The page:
OAKLAND (AP) — Poll workers at a voting site in Oakland incorrectly told up to 200 people that their paper ballot was only a receipt and that it could be taken home, leading to the votes not being counted, a coalition of voting rights advocates alleged in a complaint to Alameda County’s registrar of voters.
The groups said the errors occurred on the campus of Mills College, where some voters who used an electronic device to mark their ballot were wrongly told it was keeping a digital record of their selections on federal, state and local races and that a printout of their votes was their “receipt” to take home.
In reality, the printout needed to be handed to poll voters in order for their ballots to be counted, representatives of 15 civil rights and voting rights groups wrote in a letter Thursday to Tim Dupuis, the county registrar of voters.
In a news release on Friday, Dupuis said the number of affected voters was at most 160 and said 22 of the ballots mistakenly taken home had been recovered by his staff.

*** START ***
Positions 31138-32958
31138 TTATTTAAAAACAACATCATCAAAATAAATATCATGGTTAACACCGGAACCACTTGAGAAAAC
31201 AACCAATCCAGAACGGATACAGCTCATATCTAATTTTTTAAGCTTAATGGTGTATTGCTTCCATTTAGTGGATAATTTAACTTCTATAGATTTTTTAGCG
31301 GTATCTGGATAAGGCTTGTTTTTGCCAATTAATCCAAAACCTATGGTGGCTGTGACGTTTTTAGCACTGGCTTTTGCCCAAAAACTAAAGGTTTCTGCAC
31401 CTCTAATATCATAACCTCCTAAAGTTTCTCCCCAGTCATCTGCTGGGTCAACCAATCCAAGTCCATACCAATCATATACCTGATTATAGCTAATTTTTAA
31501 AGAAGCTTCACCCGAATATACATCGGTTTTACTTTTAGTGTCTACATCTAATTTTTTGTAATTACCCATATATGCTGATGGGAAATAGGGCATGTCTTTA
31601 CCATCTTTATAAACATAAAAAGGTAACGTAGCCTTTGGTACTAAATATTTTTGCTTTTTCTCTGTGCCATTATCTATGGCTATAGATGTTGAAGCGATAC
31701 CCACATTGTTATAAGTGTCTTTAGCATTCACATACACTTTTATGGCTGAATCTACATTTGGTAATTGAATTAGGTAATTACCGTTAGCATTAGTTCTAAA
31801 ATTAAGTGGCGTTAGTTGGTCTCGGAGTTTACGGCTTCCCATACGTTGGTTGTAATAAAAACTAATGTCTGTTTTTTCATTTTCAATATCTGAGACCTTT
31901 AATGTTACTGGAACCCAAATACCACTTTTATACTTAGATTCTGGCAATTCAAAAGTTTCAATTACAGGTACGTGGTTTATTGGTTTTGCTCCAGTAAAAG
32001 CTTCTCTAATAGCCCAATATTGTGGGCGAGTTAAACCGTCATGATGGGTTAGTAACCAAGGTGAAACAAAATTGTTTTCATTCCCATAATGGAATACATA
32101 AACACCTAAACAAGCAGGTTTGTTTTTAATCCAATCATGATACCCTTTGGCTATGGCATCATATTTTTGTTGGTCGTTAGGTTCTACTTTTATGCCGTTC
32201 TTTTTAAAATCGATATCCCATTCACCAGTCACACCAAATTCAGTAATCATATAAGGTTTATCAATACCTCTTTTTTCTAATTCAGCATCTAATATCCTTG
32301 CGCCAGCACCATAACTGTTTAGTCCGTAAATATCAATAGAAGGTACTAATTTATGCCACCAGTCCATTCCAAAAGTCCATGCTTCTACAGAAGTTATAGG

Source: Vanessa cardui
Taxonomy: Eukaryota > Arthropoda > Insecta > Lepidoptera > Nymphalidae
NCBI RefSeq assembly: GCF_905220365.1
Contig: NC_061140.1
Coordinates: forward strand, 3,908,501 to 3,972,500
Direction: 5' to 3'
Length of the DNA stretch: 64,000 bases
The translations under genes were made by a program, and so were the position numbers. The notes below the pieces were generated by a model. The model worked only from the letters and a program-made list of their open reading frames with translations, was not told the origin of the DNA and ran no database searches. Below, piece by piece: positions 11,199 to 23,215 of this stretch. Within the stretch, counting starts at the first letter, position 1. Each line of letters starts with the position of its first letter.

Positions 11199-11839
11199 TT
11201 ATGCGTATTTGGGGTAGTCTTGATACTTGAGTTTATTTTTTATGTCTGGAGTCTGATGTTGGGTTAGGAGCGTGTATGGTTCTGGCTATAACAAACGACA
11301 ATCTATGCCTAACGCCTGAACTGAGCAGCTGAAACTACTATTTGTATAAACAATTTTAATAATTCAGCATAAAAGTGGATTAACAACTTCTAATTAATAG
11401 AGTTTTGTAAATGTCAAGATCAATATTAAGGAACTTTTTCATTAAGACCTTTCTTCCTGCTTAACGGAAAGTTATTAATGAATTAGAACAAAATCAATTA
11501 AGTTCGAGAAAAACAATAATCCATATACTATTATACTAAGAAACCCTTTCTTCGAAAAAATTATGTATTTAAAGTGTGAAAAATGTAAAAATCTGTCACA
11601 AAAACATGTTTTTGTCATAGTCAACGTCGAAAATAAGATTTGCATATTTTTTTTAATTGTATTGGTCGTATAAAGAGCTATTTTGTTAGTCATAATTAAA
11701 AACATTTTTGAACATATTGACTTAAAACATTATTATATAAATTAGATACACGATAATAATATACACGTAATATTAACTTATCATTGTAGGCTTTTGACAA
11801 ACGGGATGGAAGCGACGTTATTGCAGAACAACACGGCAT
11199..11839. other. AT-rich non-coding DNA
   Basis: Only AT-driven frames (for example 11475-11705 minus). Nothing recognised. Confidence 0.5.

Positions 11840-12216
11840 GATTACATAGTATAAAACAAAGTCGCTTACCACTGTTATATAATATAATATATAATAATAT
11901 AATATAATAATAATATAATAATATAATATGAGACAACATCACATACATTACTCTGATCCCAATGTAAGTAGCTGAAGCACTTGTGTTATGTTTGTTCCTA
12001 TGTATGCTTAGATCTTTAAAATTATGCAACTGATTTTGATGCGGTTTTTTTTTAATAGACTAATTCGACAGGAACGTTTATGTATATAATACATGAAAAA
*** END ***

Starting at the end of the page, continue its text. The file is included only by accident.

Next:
“So far, the number of ballots that may have been retained is not sufficient to determine the outcome of any race,” Dupuis said in the statement.
He said there was no indication the problem arose at any other vote center.
The groups, which include the Asian Law Caucus, ACLU Foundation of Northern California and Oakland Rising, called for better training of volunteer poll workers. They also complained about significant delays by Alameda County officials in the distribution of ballot drop boxes, a key component of election plans across California in response to the COVID-19 pandemic, and failures to provide proper access to ballot information for non-English speakers.
Julia Marks, a staff attorney for Voting Rights and the Census at Asian Law Caucus, said the organization does not typically send a letter or publicize every irregularity they see in monitoring California elections, but that the problems in Alameda County do appear systemic and need to be fixed with proper training and better practices countywide.
“We do recognize it’s very difficult to administer an election,” Marks told the East Bay Times. “But as an organization that advocates for immigrant Californians, we think providing language access is just as important.”
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